Sunday, May 30, 2010

Glass Half Full: Big Disasters Can Spur Big Changes

On Thursday President Obama held a press conference in which he took full responsibility for the federal government's response to the oil spill in the Gulf of Mexico. This was largely in response to widespread criticism that the White House has done little in the month since the disaster took place. Some have even gone so far as to call it "Obama's Katrina," in reference to the Bush Administration's monumental failure to provide support to the victims of Hurricane Katrina in 2005.

There are certainly similarities between the hurricane and the oil spill. They are both catastrophic disasters, to say the least. However, the fundamental difference is that a response to Katrina (the hurricane itself, not the humanitarian fallout) can only be reactive, as it was a natural disaster that could not have been prevented (we won't get into climate change mitigation right now). The BP oil spill, on the other hand, could have been prevented, and the response must therefore be both reactive and proactive. We must react to the spill by stopping the leak and cleaning the hundreds of thousands of barrels of petroleum that are wreaking havoc on the Gulf of Mexico. And we must be proactive by ensuring that it never happens again.

One response by the Administration has been a six-month moratorium on new offshore drilling. A good start. Senators Menendez (D-NJ), Lautenberg (D-NJ), and Nelson (D-FL) have introduced a bill to increase the cap (from $75 million to $10 billion) on oil company liability for damages after a spill. This effort has already been thwarted in its early stages by Senator Murkowski (R-AK) last week and Senator Inhofe (R-OK) this week.

A few particularly interesting Op-Eds have emerged in the last week. E.J. Dionne of the Washington Post discusses how our country's love of capitalism and our distrust and scorn of government has placed us in a unique situation where capitalism has failed us and we are looking to government to bail us out. David Brooks of the New York Times scoffs at conservatives who criticize Obama and liberals who seek stricter regulations, explaining that the oil spill is ultimately a failure of human psychology and miscalculated risk. And Bob Herbert of the New York Times bemoans the stranglehold that corporations have on our government, and calls for more stringent regulations.

But the most substantive response to the crisis in the Gulf comes from U.S. Senator Bernie Sanders (I-VT), who has considered the consequences of the spill ("environmental catastrophe," according to BP CEO Tony Hayward), considered the true causes of the spill (a prioritization of profit over safety and environmental considerations), and offered a solution predicated not only on oil company liability or regulation, but on our dependence on oil as a nation. Senator Sanders writes:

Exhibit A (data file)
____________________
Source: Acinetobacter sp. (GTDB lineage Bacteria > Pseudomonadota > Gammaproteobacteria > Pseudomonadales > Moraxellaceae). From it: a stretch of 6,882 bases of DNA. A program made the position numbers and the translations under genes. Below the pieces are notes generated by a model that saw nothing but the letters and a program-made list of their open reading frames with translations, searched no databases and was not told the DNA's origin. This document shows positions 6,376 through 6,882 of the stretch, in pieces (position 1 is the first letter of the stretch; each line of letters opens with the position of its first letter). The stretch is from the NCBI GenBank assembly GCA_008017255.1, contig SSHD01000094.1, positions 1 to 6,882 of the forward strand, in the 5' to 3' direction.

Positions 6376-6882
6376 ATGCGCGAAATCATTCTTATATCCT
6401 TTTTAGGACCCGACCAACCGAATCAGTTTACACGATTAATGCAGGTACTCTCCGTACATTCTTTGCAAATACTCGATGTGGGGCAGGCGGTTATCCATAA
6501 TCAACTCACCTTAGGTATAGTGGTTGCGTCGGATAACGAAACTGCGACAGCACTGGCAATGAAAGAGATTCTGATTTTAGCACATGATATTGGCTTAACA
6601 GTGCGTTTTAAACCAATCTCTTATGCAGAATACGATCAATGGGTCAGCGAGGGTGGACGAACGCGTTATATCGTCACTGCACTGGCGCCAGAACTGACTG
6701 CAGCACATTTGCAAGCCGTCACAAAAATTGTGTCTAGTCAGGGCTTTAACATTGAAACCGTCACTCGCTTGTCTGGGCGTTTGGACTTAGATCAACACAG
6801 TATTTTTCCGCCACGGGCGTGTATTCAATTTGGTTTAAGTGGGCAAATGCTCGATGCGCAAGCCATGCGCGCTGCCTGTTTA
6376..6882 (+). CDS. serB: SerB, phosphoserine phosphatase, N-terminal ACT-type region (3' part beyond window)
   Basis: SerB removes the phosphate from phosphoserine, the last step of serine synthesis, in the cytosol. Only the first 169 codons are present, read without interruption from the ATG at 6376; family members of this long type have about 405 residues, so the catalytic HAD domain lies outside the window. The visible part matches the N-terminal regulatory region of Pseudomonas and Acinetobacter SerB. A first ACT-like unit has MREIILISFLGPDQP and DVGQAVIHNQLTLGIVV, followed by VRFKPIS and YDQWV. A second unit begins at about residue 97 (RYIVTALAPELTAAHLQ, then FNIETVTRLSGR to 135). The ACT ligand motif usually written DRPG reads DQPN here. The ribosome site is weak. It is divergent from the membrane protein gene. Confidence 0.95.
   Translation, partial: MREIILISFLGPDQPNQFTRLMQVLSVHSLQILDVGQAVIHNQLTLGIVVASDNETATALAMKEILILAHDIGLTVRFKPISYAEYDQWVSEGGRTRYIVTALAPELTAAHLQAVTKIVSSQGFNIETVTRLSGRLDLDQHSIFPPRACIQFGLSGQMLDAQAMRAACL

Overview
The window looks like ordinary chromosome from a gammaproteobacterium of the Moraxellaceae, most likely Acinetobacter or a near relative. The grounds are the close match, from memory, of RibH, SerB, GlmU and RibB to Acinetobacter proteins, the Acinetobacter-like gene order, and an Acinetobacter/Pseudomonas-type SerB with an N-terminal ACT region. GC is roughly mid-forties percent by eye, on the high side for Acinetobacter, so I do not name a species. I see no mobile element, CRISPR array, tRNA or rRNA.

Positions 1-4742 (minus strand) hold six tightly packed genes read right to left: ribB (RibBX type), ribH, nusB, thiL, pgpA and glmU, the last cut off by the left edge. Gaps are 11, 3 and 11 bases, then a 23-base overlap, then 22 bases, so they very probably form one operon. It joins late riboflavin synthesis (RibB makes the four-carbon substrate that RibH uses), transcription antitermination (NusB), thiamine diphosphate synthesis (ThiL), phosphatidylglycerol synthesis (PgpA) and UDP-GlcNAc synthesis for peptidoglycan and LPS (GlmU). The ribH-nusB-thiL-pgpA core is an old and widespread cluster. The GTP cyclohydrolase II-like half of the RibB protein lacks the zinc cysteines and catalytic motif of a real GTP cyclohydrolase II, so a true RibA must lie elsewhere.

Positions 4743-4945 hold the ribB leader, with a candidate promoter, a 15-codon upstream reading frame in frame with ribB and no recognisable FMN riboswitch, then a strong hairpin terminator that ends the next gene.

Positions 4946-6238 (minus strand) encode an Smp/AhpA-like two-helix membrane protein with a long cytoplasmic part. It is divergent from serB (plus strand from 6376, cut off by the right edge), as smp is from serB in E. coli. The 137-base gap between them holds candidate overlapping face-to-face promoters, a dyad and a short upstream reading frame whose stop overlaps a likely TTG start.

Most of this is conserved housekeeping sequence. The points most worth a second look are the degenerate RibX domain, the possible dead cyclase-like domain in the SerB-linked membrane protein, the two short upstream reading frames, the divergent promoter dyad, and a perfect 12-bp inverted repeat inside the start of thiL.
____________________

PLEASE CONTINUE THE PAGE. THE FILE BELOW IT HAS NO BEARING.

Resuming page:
The simple truth is that we cannot drill our way to energy independence or lower gas prices. The United States uses roughly 25 percent of the world's oil, 7.5 billion barrels per year, but we have only 2 to 3 percent of the world's proven petroleum reserves. Offshore drilling today provides roughly 10 percent of the oil we use in the United States.
That is why on Thursday I introduced legislation to reinstate a ban on new offshore drilling in the Atlantic and Pacific continental shelves and along Florida's gulf coast and dramatically increase fuel efficiency for vehicles sold in America. Instead of saving 3-cents a gallon by 2030 by allowing wide open offshore drilling, we can save far more with stronger fuel economy standards. … If we enacted my legislation, we would reach 55 miles per gallon by 2030. That would save motorists the equivalent of $1.43 a gallon of gas. It also would eliminate the need for 3.9 million barrels of oil per day, more than double the amount we now import from Persian Gulf nations like Saudi Arabia [emphasis mine].
Energy efficiency solving our oil spill problems and our energy dependence problems? What a novel idea.

A lot of people scoff at this. Libertarians don't want government telling them what kind of car to drive. Auto companies don't want to be told what kind of cars to make. But none of them seem to think about the externalities of our dependence on oil—the environmental impacts, the economic impacts, the climate change impacts, and the national security impacts. We've got the technology for more efficient vehicles; now we just need the political will to push us toward revamping our transportation fuel economy. And while we improve efficiency, R&D for alternative fuel vehicles can continue to enhance prospects for new, clean fuels for our cars and trucks.

The BP oil spill is nothing short of a catastrophe. But unlike Katrina, it's a catastrophe where we can pull together to make sure it can't happen again. We shouldn't just increase oversight and regulations on oil companies. We shouldn't just blame capitalism for our woes. We should enforce new efficiency standards and thereby significantly slash our oil consumption. In no time, Americans will forget what it was like to go to the gas station so frequently and pay all that money.

Images: Obama surveys Gulf oil spill disaster (NY Daily News), Bernie Sanders (, plug-in prius (

1 comment:

  1. One could argue that Katrina's consequences could also have been prevented with stiffer regulations for construction and maintenance of the levies by the CoE.